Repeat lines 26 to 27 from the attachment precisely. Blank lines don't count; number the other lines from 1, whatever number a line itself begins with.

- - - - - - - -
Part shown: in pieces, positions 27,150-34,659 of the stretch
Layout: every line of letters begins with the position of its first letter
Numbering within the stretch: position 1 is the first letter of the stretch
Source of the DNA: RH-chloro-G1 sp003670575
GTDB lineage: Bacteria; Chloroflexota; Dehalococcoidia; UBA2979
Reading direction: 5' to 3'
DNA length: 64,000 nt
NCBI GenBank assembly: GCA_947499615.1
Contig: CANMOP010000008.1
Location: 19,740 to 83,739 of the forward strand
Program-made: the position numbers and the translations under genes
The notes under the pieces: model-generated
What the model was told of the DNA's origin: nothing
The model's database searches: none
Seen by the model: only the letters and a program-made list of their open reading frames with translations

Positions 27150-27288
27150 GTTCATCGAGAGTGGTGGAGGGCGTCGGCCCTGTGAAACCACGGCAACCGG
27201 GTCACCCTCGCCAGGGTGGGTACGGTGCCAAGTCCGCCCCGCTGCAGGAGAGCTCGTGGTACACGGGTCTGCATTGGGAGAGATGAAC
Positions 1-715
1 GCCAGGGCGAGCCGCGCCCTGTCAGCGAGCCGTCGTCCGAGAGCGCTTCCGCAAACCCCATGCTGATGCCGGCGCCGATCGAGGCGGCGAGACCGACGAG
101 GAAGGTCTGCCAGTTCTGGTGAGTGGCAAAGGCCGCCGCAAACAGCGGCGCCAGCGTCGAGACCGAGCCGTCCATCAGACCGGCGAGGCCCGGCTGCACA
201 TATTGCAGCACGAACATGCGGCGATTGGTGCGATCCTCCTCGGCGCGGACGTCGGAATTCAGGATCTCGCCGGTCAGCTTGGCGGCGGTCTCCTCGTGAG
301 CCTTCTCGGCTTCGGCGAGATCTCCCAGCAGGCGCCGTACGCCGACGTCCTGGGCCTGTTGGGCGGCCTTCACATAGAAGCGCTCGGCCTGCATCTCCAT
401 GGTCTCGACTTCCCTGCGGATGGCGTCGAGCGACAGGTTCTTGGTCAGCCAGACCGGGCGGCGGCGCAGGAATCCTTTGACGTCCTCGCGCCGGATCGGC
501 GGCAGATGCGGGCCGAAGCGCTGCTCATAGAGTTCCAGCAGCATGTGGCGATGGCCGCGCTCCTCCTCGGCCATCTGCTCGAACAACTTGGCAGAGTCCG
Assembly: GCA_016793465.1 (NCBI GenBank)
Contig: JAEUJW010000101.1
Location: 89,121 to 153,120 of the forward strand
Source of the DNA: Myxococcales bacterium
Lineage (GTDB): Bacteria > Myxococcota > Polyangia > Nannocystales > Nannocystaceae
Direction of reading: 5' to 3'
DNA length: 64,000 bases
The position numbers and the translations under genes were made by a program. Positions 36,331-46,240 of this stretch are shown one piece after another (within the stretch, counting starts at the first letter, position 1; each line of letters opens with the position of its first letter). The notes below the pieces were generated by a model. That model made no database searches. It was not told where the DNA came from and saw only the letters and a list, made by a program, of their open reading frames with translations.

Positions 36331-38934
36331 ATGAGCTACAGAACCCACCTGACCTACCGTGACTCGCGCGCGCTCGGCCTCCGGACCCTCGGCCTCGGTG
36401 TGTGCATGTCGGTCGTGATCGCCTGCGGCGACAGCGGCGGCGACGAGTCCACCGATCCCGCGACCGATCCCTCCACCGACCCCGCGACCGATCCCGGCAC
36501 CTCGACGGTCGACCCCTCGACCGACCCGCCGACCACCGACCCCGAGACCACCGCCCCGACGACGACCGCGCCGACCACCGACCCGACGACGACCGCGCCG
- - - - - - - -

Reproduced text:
Assembly: GCA_016793465.1 (NCBI GenBank)
Contig: JAEUJW010000101.1